Chief Justice John Roberts is almost certainly going to avoid weighing in on whether President Trump’s Senate impeachment trial should include testimony from witnesses, legal expert Jeffrey Rosen told Yahoo News.
“I can’t imagine him playing a really substantive role about whether or not to hear witnesses,” said Rosen, president and CEO of the National Constitution Center, in an interview on “The Long Game,” a Yahoo News podcast.
Rosen said he thinks Roberts “will do anything possible to avoid weighing in on that.”
“The main thing he can do is show up and be neutral and nonpartisan and dignify the procedure,” Rosen said.
House Intelligence Committee Chairman Adam Schiff, D-Calif., did float the possibility in November of seeking a legal opinion on compelling testimony from certain White House advisers to Trump who were blocked by the White House from giving it in the House investigation, through an appeal to Roberts during a Senate impeachment trial, rather than through the traditional legal process.
“I think there’s certainly merit to the idea that we may get a quicker ruling from a chief justice in a Senate trial, if it ever came to that, than we would get by going months and months on end litigating the matter. There’s no guarantee of that, but I think that it’s entirely possible,” Schiff said on CNN’s “State of the Union” on Nov. 24.
Rosen borrowed an analogy from CBS News Supreme Court correspondent Jan Crawford, who said Roberts is likely to preside over the Senate impeachment trial more like a traffic cop than an umpire. In other words, he’ll focus on making sure he knows the rules and procedures inside and out, and will rule on those kinds of questions, but will otherwise steer clear of ruling on substantive or political questions.
Roberts is required by Article 1, Section 3 of the Constitution to preside over a Senate impeachment trial. He will be a highly visible participant in a high-stakes political showdown that is likely to break down along purely partisan lines, much like the 1999 impeachment trial of then-President Bill Clinton.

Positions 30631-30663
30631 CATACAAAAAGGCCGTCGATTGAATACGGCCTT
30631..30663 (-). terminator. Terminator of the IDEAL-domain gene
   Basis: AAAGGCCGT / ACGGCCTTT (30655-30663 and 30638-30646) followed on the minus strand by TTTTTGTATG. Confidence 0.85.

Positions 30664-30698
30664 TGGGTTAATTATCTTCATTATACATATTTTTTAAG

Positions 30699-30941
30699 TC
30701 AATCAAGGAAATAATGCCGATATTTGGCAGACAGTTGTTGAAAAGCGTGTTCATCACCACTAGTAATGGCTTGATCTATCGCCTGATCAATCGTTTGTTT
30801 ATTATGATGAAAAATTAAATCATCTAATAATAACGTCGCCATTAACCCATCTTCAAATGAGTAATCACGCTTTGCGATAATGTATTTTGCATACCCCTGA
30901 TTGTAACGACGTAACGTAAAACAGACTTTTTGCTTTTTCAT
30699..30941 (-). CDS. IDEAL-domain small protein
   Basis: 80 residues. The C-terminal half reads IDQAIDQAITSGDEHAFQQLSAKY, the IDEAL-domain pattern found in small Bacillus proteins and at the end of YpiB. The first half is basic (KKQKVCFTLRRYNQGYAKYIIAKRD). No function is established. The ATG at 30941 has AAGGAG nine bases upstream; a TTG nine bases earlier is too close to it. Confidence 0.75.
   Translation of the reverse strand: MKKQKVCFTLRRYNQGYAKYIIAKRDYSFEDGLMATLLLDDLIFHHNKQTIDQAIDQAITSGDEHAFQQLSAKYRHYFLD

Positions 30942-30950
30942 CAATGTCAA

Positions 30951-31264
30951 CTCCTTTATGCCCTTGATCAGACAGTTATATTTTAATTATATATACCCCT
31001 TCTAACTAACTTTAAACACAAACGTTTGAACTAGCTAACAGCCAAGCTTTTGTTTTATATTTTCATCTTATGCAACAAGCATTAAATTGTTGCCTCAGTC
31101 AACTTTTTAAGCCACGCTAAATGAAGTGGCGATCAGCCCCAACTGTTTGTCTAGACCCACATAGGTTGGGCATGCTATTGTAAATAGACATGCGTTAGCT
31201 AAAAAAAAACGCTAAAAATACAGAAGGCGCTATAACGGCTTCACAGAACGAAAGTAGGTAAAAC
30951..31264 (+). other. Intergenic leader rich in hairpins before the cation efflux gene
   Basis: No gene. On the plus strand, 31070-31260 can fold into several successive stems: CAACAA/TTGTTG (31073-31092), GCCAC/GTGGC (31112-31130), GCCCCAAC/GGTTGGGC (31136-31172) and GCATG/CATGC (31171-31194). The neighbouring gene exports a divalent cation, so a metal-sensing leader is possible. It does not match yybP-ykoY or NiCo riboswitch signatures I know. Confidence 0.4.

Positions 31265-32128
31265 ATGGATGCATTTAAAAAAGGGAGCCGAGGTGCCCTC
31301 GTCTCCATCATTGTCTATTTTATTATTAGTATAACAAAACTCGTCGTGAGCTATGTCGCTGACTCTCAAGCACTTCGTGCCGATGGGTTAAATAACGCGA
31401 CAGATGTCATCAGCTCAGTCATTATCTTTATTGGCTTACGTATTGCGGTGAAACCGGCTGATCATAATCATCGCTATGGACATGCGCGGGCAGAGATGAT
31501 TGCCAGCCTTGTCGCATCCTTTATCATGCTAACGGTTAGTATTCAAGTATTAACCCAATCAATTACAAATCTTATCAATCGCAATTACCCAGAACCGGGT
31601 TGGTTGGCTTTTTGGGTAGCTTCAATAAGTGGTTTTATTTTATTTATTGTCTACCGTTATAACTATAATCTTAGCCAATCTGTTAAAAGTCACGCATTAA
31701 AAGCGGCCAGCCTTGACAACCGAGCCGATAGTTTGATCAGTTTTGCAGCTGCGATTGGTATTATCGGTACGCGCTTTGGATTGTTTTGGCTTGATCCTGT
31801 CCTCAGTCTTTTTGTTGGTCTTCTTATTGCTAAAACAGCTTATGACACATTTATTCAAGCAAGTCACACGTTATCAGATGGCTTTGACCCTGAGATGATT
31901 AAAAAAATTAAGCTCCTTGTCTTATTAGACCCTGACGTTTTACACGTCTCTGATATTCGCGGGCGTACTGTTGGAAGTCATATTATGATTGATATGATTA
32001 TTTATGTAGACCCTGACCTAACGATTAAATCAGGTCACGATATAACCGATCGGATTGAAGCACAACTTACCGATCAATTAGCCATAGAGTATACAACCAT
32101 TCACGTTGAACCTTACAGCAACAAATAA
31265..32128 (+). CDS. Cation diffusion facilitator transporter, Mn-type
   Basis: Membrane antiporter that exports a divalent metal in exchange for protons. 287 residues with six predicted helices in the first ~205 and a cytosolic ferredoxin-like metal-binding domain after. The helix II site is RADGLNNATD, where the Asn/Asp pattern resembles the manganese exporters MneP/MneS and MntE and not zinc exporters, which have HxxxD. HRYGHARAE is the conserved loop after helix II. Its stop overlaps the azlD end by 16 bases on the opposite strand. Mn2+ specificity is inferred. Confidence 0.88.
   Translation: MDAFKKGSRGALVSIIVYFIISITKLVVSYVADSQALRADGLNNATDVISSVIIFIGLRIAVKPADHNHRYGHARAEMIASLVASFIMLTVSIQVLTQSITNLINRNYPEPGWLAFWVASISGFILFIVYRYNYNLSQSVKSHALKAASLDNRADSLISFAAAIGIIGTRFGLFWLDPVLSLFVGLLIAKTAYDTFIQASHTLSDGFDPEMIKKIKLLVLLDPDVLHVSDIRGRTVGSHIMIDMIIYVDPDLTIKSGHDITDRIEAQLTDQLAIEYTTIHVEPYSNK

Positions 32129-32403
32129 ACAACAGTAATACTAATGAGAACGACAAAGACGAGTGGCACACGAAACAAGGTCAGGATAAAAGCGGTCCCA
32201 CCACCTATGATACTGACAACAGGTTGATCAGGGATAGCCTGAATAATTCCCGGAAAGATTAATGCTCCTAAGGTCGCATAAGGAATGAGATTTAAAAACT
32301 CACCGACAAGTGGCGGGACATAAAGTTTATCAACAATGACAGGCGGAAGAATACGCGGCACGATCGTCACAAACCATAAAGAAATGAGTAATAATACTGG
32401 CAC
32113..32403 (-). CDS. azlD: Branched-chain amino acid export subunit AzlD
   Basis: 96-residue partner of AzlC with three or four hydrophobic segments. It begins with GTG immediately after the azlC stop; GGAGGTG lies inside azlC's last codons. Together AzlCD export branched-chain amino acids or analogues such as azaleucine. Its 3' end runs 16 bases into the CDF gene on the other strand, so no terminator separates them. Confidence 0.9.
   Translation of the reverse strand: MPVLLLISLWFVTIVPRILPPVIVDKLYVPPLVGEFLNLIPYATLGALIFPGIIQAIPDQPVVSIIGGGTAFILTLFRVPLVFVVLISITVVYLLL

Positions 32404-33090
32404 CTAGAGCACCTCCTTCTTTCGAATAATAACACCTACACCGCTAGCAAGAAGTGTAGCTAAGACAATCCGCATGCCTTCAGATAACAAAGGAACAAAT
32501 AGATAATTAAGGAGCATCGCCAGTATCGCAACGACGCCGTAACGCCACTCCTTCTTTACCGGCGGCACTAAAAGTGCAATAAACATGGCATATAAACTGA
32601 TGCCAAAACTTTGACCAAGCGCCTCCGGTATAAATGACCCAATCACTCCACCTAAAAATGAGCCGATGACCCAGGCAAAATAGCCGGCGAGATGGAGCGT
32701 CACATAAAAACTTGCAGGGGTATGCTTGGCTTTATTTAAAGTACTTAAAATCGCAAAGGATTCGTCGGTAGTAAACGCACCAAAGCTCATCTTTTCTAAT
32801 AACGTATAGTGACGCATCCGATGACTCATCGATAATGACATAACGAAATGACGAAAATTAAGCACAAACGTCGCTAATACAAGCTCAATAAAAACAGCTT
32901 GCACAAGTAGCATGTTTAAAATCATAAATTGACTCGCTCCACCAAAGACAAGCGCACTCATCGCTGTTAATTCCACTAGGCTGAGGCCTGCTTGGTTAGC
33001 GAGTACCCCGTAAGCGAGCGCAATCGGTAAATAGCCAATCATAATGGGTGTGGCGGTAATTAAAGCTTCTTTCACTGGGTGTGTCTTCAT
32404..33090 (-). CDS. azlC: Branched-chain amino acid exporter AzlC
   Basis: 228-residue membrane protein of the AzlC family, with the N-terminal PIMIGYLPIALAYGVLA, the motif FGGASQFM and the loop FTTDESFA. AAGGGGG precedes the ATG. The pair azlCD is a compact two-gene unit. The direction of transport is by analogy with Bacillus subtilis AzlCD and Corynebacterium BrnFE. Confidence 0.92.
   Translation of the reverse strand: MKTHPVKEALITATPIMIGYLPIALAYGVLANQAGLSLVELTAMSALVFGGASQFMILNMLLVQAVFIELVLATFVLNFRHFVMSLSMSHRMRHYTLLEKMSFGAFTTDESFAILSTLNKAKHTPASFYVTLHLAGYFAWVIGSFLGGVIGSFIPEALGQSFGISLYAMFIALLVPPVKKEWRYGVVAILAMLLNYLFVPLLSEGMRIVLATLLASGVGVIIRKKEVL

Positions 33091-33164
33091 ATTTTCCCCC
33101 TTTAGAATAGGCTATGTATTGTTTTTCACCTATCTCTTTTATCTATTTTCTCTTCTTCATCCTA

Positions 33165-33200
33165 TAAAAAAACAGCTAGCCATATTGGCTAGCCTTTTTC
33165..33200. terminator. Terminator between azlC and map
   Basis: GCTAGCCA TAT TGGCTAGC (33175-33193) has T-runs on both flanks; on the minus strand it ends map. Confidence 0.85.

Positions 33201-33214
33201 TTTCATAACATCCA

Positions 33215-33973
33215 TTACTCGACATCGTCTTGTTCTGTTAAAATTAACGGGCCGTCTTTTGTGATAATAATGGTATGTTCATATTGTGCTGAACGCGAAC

“Under the Constitution he has to be there for it, but I think at every turn [Roberts] will look for ways to have as small a footprint as possible,” Adam White, a resident scholar at the American Enterprise Institute, told Yahoo News last fall. “He is very, very wary of the courts being seen as being brought into a political process.”
“Chief Justice Roberts cares a lot about the institutional legitimacy of the judiciary, and there’s no more dramatic constitutional test of that than presiding over an impeachment trial,” Rosen said.
If Democrats press the point that Roberts is able to rule on allowing witnesses but is declining to do so, they could follow the lead of Schiff, who in the November CNN interview indicated that such a decision by the chief justice would amount to a partisan act.
“It will mean that either Justice Roberts or the Supreme Court itself is not really a conservative justice or court, merely a partisan one,” Schiff said.
However, it’s not even clear that Senate Majority Leader Mitch McConnell will have enough Republican votes to deny Democratic demands for witnesses. He would need a simple majority to do so, but there may be enough Republican senators who decide to support a motion for some witnesses. Sen. Lamar Alexander, R-Tenn., on Monday told CNN he is open to calling witnesses.
The question then would be, which witnesses? Senate Minority Leader Chuck Schumer has requested four witnesses who were blocked by the White House from testifying to House investigators: Mick Mulvaney, acting White House chief of staff; John Bolton, former national security adviser; Michael Duffey, Office of Management and Budget associate director for national security; and Robert Blair, senior adviser to the acting White House chief of staff.
House Speaker Nancy Pelosi, who has held on to the articles of impeachment since Dec. 18, is scheduled to meet with all House Democrats on Tuesday morning to discuss next steps. Whenever the House votes to send the articles to the Senate, that will initiate the impeachment trial process. It will be a three-to-four-day process to actually get to a trial, a spokesman for McConnell said.
Given that timeline, the earliest a trial could start would be at the end of this week or early next week.
Clinton’s impeachment trial lasted five weeks, but even if the Senate keeps Trump’s trial to just two weeks, that will keep some of the leading Democratic presidential candidates who are also senators in Washington right until the last weekend before the Iowa caucuses, which will take place Monday, Feb. 3.
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